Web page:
Last Monday, the American Hospital Association and the Catholic Health Association of the United States wrote a letter to HHS Secretary Kathleen Sebelius imploring the secretary to make it clear that HHS is not discouraging hospital-affiliated charitable foundations from subsidizing premiums for health insurance marketplace policies.
In theory, hospital-affiliated charities can pay part of the health plan premium for plans sold on the marketplace. This helps out needy consumers, and of course, makes it more likely that hospitals will be paid for all the services they deliver. But with a new communication from CMS leaving it unclear what kind of cost-sharing the agency will allow — which CMS issued in March — hospitals aren't sure what to rely on at this point.
"The uncertainty created by HHS's actions is limiting our ability to [assist Americans in obtaining health coverage] to the detriment of many Americans who would benefit greatly from the services made possible with insurance coverage," according to the joint letter from AHA president and CEO Rich Umbdenstock and CHA president and CEO Sister Carol Keehan.
So where are we now?
The issue of subsidizing health insurance market premiums has a complicated history. The first shot was fired on November 4 of last year, when HHS said it had "significant concerns with this practice because it could skew the insurance risk pool and create an unlevel field in the Marketplaces. HHS discourages this practice and encourages issuers to reject such third-party payments. HHS intends to monitor this practice and take appropriate action, if necessary."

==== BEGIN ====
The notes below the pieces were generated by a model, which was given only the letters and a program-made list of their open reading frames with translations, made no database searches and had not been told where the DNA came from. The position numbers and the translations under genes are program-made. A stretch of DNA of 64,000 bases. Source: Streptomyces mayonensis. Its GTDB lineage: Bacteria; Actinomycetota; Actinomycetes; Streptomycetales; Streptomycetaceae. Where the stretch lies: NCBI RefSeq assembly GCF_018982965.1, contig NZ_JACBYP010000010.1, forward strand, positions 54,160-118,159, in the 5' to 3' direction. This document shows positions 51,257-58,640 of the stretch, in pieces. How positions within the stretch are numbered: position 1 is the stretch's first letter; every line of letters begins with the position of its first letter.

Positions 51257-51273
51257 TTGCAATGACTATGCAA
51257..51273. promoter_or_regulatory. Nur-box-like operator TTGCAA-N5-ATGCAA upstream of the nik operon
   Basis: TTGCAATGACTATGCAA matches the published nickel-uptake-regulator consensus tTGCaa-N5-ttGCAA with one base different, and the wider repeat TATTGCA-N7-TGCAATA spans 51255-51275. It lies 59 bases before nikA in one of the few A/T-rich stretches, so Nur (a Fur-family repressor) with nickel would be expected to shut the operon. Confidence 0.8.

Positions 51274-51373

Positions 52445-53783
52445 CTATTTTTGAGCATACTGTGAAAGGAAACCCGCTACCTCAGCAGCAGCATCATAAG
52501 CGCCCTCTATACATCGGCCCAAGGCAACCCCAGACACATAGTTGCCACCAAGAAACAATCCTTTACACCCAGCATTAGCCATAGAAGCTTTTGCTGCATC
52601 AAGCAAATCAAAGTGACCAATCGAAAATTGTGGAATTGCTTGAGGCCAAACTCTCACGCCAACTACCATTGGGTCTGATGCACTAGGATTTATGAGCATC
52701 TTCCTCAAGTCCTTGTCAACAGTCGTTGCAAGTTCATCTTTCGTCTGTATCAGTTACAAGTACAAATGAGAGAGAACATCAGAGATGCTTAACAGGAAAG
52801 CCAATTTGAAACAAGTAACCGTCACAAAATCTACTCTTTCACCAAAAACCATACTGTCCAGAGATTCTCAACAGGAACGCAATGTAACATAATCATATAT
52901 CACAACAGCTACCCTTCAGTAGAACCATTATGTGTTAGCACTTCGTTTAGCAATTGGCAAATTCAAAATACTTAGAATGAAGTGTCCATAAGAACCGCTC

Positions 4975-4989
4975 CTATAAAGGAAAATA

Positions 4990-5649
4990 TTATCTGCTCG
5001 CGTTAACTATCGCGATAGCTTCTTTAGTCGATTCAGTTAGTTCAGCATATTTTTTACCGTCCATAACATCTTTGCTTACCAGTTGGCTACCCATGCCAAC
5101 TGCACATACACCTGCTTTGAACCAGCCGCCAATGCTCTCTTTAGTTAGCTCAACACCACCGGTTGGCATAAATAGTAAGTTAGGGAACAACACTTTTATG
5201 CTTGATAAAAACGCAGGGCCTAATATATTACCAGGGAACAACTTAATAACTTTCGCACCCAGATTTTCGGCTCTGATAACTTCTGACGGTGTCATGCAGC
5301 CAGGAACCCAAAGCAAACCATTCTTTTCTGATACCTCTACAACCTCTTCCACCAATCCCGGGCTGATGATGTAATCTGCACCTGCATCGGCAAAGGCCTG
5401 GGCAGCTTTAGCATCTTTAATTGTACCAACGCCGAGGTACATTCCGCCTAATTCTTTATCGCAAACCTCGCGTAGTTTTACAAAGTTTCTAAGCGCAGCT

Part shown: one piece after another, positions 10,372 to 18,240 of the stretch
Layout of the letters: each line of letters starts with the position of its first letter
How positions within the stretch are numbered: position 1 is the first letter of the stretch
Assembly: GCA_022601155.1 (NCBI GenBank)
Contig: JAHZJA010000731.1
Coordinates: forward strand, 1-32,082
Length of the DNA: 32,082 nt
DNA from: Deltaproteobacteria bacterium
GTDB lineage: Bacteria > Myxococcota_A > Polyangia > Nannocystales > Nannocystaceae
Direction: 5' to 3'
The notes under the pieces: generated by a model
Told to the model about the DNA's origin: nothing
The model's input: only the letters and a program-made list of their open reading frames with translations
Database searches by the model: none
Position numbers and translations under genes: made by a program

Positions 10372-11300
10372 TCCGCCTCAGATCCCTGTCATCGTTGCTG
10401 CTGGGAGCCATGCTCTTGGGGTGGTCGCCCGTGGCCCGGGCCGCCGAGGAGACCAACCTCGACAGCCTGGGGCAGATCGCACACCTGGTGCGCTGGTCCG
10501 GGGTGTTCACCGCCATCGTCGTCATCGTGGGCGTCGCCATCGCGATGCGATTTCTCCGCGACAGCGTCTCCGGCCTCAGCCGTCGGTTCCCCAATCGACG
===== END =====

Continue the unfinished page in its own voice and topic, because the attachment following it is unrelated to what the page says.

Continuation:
As is often the case with emerging regulations, things seem to have taken a few turns in recent months. While guidance issued by CMS on February 7 included a Q&A clarifying that it was not discouraging such subsidies from charitable foundations, things seem to have gotten hazier by March.
On March 14, CMS issued an Interim Final Rule which requires issuers of health marketplace plans, including stand-alone dental plans, "to accept premium and cost-sharing payments made on behalf of enrollees by the Ryan White HIV/AIDS Program, other federal and state government programs that provide premium and cost-sharing support specific individuals, and Indian tribes, tribal organizations and urban Indian organizations."
Notice, Michael Strazzella told Healthcare Dive, that the language doesn't mention hospital affiliated or other charitable foundations. And when it comes to regulations, what's not mentioned can be as important or more as what is, says Strazzella, Group Practice Leader, Federal Government Relations at Buchanan Ingersoll & Rooney's D.C. office.
"Hospitals need clear guidance to ensure that they are not in violation of anti-kickback statutes," Strazzella said. "The concern could be that a hospital would make a payment to ensure that an individual is insured to receive what can be considered as an [elective procedure], thus providing financial gain to a hospital."
As the AHA and CHA see it, CMS has made it difficult for hospitals to know which direction to turn on this issue. And this is a major problem given the desire of hospitals to help more patients obtain health insurance, they say. Michael Rogers, CHA Senior Vice President of Advocacy and Policy, underscored the importance of premium payments to ensuring that individuals not only acquire health insurance, but also retain it:
"CHA supported the Affordable Care Act because it provided insurance coverage and health security to millions of people. Subsidizing premium payments is one way to help make sure people are able to keep the coverage they recently obtained," said Rogers.
What happens next?
As of now, HHS has not responded to the hospital associations’ request for clarification. Given the organization’s changes in direction over the last few months, few hospitals are going to be willing to risk committing themselves to a strategy that might come back to bite them. In the short term, anyway, it seems likely that hospitals will tread very carefully with premium subsidies until they receive some firm guidance.